Oracle Scratchpad

August 27, 2010

Quiz Night.

Filed under: Infrastructure,Performance — Jonathan Lewis @ 6:52 pm GMT Aug 27,2010

I was on a customer site recently where I needed to add a NOT NULL constraint to a table of 200 million rows – without taking any downtime. It’s not difficult (provided you are happy with a check constraint rather than a column definition.)

alter table t1
	add constraint t1_ck_colX_nn check (colX is not null)
	enable novalidate
;

The first step creates the constraint and enables it – but doesn’t validate it. This means that future data (and changes) will obey the constraint, but there may be illegal data already in the table that will not be checked. You will have an interruption to service doing this, as your session will wait to lock the table in share mode (mode 4) to add the constraint – so will be blocked by current update transactions, and will block new update transactions. In a typical OLTP system this should result in just a brief pause.

The second step validates the constraint, which needs a slightly more complex piece of code – perhaps something like the following:

declare
	resource_busy exception;
	pragma EXCEPTION_INIT(resource_busy, -54);
begin
	loop
		begin
			execute immediate
			'alter table t1 modify constraint t1_ck_colX_nn validate';
			dbms_output.put_line('Succeeded');
			exit;
		exception
			when resource_busy then
				dbms_output.put_line('Failed');
		end;
		dbms_lock.sleep(0.01);
	end loop;
end;
/

This code tries to validate the constraint and goes into a loop, sleeping for 1/100 second, if it hits the “resource busy” error. Unlike the call to add the constraint, the call to validate it doesn’t wait for a lock – it requests an immediate lock, so it’s going to fail immediately if there are any active transactions on the table. Once it has the lock it drops it, so you’re not going to shut your users out while the validation takes place.

Finally, we get to the quiz.

I ran the code above on a table with 200 million rows. It took Oracle just 0.15 seconds to validate the constraint. How could that be possible ?

Update 28th Aug:

What a lot of excellent responses. The answer in my case was that the table was list partitioned and I didn’t have a partition defined as capable of accepting NULL. But there are other options (as one of the comments said the partitioning could have been range partitioning then in the absence of a “maxvalue” partition there’s nowhere for NULL to go. [See also comment 10 below])

When validating the constraint, Oracle simply has to execute the following query as quickly as possible (sample taken from an 11.1.0.6 trace file):

select /*+ all_rows ordered */ A.rowid, :1, :2, :3 from "TEST_USER"."T1" A where not ( subobject_name is not null)

Here are three plans which I caused to appear by changing the infrastructure of the table:

STAT #6 id=1 cnt=0 pid=0 pos=1 obj=0 op='PARTITION LIST EMPTY (cr=0 pr=0 pw=0 time=0 us cost=309 size=37 card=1)'
STAT #6 id=2 cnt=0 pid=1 pos=1 obj=75588 op='TABLE ACCESS FULL TP (cr=0 pr=0 pw=0 time=0 us cost=309 size=37 card=1)'

STAT #4 id=1 cnt=0 pid=0 pos=1 obj=0 op='BITMAP CONVERSION TO ROWIDS (cr=2 pr=2 pw=2 time=0 us cost=1 size=37 card=1)'
STAT #4 id=2 cnt=0 pid=1 pos=1 obj=75586 op='BITMAP INDEX SINGLE VALUE T1_B1 (cr=2 pr=2 pw=2 time=0 us)'

STAT #6 id=1 cnt=0 pid=0 pos=1 obj=75587 op='INDEX RANGE SCAN T1_I1 (cr=3 pr=3 pw=3 time=0 us cost=2 size=37 card=1)'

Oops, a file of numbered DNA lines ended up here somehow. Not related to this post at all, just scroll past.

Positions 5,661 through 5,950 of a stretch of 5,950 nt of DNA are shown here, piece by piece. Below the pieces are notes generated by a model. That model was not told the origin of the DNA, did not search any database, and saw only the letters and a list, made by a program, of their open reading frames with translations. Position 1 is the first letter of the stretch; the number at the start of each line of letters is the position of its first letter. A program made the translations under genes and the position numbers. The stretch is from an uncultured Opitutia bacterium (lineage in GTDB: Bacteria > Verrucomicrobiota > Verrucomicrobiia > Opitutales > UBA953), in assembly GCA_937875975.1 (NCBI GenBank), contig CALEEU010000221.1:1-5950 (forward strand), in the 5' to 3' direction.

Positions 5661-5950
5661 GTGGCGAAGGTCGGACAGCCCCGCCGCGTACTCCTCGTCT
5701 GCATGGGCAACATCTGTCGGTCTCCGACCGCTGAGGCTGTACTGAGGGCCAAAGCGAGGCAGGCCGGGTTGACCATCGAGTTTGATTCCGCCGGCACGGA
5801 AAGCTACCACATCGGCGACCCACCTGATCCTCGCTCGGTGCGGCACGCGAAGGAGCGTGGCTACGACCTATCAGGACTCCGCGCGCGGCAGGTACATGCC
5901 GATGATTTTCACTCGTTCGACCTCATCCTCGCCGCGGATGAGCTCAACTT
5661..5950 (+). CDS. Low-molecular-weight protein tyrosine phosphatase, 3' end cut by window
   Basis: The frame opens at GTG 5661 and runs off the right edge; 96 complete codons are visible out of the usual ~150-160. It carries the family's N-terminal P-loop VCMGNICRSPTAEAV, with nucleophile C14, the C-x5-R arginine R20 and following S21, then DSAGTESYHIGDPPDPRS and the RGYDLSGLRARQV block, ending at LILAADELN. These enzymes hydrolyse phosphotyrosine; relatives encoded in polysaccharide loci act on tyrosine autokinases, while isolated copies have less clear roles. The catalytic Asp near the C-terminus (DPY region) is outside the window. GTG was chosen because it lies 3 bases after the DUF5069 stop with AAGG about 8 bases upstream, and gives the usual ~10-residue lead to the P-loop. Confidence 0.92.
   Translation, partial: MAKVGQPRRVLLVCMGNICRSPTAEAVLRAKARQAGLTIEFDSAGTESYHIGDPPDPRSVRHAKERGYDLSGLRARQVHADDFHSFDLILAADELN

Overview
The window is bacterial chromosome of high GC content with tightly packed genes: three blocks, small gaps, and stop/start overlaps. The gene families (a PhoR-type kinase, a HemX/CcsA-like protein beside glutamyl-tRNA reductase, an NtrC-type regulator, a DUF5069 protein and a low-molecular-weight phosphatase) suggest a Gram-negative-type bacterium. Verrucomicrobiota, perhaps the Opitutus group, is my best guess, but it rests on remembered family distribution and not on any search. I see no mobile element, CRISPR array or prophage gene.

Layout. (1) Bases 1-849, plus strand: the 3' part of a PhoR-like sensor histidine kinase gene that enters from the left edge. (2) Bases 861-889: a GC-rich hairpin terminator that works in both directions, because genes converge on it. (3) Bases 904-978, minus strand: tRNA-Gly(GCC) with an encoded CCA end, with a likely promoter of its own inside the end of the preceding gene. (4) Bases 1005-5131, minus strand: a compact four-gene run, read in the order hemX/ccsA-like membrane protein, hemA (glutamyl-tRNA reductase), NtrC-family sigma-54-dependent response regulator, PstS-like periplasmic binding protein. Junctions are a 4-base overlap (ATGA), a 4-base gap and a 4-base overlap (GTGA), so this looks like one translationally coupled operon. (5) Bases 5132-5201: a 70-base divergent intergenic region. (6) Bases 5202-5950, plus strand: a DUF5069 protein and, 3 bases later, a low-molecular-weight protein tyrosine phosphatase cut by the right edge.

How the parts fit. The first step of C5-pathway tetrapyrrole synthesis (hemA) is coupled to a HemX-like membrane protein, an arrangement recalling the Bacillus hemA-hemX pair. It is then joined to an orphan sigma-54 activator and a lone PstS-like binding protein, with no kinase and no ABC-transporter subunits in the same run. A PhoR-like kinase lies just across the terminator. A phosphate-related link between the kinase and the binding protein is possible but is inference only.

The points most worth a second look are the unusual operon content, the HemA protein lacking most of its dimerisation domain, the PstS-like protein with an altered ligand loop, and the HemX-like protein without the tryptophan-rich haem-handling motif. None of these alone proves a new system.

The first came from my list-partitioned table, so the optimizer went for a plan that would search just the partition that was allowed to hold NULLs, and found at compile time that there wasn’t one. (But it still had to produce a plan that would describe the action it would have taken if it had found one.)

The second plan came from having a bitmap index on the column. NULLs are included in bitmap indexes, so an index access to find the first NULL would be the fastest thing that Oracle could do to test whether there were any rows failing the constraint.

The last one came from having a multi-column B-tree index with the leading column as my constrained column and one of the other columns defined as NOT NULL. Because at least one of the columns in the index was declared NOT NULL (and I should point out that this particular constraint was both enabled and validated) the optimizer knew that every single row in the table had to be in the index. Because the index started with the correct column Oracle was able to do an index range scan on it to check for NULLs very quickly.

If I’d switched the column order in the index the optimizer could still have chosen to use the index for the check, but it would have to have chosen an index skip scan, index full scan, or index fast full scan to do so and this probably wouldn’t have matched my 0.15 second response time. (Unless I were using Exadata, perhaps.)

15 Comments »

  1. My guess would be that there is a bitmap index on that column, which Oracle could use in the check.

    Comment by Craig — August 27, 2010 @ 7:18 pm GMT Aug 27,2010 | Reply

  2. Was there was an existing index on colx – perhaps with the same number of index entries as there are table rows?

    Comment by Margaret Norman — August 27, 2010 @ 7:22 pm GMT Aug 27,2010 | Reply

  3. I can think of 2 things. Either Craig’s suggestion of a bitmap. Or a multi-column b-tree index with colX as first column, and an existing not-null column as second column.

    For Margaret’s suggestion, I think it won’t work. If the index is only on colx, null values won’t be stored. (you need a multi-column index for that). And the number of entries is not available in a read-consistent way, until you full-scan the index.